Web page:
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EPISODE FOUR: Harvesting The RATTLESNAKE
Hand-harvesting wheat is a meticulous/meditative process. Time-consuming too (compared to gas-powered huge machine harvesting).
I had an hour to devote to the process before moving on to make lunch for the crew. One man's in his 60s , the other in his 50s and I'm in my 40s. The middle-one saw the rattle snake first as we approached the wheat, next to the plastic green-house.
Awesome creature, large reptilian thing he was. The eldest, the founder of the farm, immediately took his dog up the hill to lock the dog in safety. But I paused, thinking, "aren't there snakes everywhere around here?" And the voice of the Smith's Morrissey goes through my head, "this beautiful creature must die". That was about domesticated cattle used for meat for humans.
I'm a vegetarian, happy to harvest the wheat, tedious as it may be, and now, I quickly discover, the danger of snakes in this area, in the domesticated land of our meadow garden, a snake is a threat we can't simply trap and relocate her/him to some other wilderness. The eldest, our teacher, got the rake, trapped the beauty under it, giving me space to conduct the beheading, and I have the flat shovel.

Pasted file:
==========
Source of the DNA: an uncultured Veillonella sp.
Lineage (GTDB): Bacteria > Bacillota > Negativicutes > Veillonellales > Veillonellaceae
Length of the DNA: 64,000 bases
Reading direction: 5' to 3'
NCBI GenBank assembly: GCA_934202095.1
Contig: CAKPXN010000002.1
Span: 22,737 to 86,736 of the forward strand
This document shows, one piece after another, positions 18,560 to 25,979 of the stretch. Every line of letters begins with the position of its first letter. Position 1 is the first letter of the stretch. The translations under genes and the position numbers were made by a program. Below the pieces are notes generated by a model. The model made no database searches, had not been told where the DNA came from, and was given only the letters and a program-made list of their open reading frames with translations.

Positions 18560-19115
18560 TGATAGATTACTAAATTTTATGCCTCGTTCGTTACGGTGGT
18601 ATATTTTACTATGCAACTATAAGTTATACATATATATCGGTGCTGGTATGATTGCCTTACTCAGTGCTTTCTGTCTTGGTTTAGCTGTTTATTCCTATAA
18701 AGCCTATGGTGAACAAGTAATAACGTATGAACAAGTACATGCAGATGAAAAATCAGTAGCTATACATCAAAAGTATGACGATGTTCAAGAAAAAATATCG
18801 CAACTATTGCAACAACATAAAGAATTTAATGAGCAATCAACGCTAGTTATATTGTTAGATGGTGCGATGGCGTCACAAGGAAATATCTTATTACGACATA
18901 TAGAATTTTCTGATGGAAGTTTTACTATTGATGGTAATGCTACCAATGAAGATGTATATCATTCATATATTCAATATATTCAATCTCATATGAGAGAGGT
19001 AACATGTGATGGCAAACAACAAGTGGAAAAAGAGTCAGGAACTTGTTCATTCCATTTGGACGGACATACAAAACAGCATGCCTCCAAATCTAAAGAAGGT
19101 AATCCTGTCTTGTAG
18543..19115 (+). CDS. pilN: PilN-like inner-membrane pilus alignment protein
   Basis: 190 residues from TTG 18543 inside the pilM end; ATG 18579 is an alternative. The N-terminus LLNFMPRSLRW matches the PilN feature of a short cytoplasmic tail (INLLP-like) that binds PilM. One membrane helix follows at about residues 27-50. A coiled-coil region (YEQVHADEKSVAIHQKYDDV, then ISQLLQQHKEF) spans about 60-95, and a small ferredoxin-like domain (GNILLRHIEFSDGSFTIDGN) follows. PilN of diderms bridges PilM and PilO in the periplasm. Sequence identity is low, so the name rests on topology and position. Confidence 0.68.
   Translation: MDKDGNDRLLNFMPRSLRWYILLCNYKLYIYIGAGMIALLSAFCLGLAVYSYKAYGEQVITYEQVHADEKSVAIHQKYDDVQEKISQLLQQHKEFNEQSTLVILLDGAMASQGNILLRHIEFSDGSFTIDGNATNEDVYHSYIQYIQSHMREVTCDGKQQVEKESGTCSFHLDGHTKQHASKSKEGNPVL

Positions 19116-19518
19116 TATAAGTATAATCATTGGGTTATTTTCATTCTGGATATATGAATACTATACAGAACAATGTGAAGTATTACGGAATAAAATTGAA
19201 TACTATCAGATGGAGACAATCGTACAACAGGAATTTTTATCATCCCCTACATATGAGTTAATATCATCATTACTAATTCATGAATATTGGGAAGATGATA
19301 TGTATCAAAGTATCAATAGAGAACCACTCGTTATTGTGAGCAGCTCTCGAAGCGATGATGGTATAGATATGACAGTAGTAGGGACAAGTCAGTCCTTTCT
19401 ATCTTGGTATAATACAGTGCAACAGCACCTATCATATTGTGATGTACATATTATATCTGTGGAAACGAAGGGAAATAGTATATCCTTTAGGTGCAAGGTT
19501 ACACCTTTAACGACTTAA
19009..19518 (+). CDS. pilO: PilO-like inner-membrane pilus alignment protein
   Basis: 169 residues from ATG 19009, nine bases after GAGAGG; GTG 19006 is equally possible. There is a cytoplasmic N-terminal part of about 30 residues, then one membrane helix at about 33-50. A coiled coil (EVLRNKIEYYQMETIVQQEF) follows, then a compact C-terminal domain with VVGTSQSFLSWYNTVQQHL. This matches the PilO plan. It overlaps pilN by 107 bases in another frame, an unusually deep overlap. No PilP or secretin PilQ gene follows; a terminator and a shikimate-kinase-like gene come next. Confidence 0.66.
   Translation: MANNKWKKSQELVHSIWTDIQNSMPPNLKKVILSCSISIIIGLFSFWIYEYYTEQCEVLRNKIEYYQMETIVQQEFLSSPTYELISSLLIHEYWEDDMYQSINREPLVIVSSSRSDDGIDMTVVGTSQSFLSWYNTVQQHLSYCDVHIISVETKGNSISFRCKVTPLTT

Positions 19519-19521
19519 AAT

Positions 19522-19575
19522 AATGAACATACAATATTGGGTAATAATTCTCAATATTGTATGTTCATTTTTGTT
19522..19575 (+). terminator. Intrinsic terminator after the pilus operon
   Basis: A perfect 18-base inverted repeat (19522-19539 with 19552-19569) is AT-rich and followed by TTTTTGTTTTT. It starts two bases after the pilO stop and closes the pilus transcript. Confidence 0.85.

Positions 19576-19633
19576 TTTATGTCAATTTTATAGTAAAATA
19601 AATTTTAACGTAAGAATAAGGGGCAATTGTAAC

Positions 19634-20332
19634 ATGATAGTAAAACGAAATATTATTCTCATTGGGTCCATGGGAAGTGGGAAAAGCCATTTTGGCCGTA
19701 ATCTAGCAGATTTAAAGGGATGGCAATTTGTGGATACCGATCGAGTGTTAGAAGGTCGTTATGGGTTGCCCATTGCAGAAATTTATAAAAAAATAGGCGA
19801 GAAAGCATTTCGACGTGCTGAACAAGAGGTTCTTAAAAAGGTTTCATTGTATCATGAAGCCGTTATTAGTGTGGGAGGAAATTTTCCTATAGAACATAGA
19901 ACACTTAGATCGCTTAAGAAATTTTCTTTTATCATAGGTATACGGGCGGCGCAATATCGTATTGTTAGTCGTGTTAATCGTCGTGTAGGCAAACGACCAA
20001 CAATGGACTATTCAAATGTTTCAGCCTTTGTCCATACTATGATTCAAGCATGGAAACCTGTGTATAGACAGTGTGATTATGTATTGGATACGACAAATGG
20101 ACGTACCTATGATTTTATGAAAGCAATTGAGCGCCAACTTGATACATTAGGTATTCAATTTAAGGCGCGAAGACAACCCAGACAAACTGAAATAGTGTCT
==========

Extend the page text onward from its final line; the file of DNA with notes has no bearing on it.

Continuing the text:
We said our goodbyes to our brother snake, thanking him for his service in our garden (removing the mice or gophers that eat the vegetables we didn't intend for them), and with one quick deadly blow, life leaves my brother snake. Now what? The other men bury the head (where the venom is stored), and i drip the snake blood into the alfalfa bed, newly planted two nights prior. The body still writhes in my hands, possibly digesting the large lump in the center, the meal which made brother snake easier to catch in his drowsy work this morning. His body still wriggled for an hour, especially when responding to touch, it seemed.
Once a decade, i am called to intentionally eat the flesh of other animals. Sometimes insects enter my mouth accidentally, but i'm the one who was swept up in this annual ritual with the random appearance of a dangerous intruder that must be killed to keep the rest of us humans healthy on this ordinarily, temporarily vegetarian garden. So for the Summer Solstice, last night, with friends gathered to celebrate Summer, i dined on vegetables, a bit of snake muscle, and wine.
The day had started peacefully with our first EVER wheat harvest, but quickly, a crisis with a snake took over the day's tenor: Summer Solstice 2012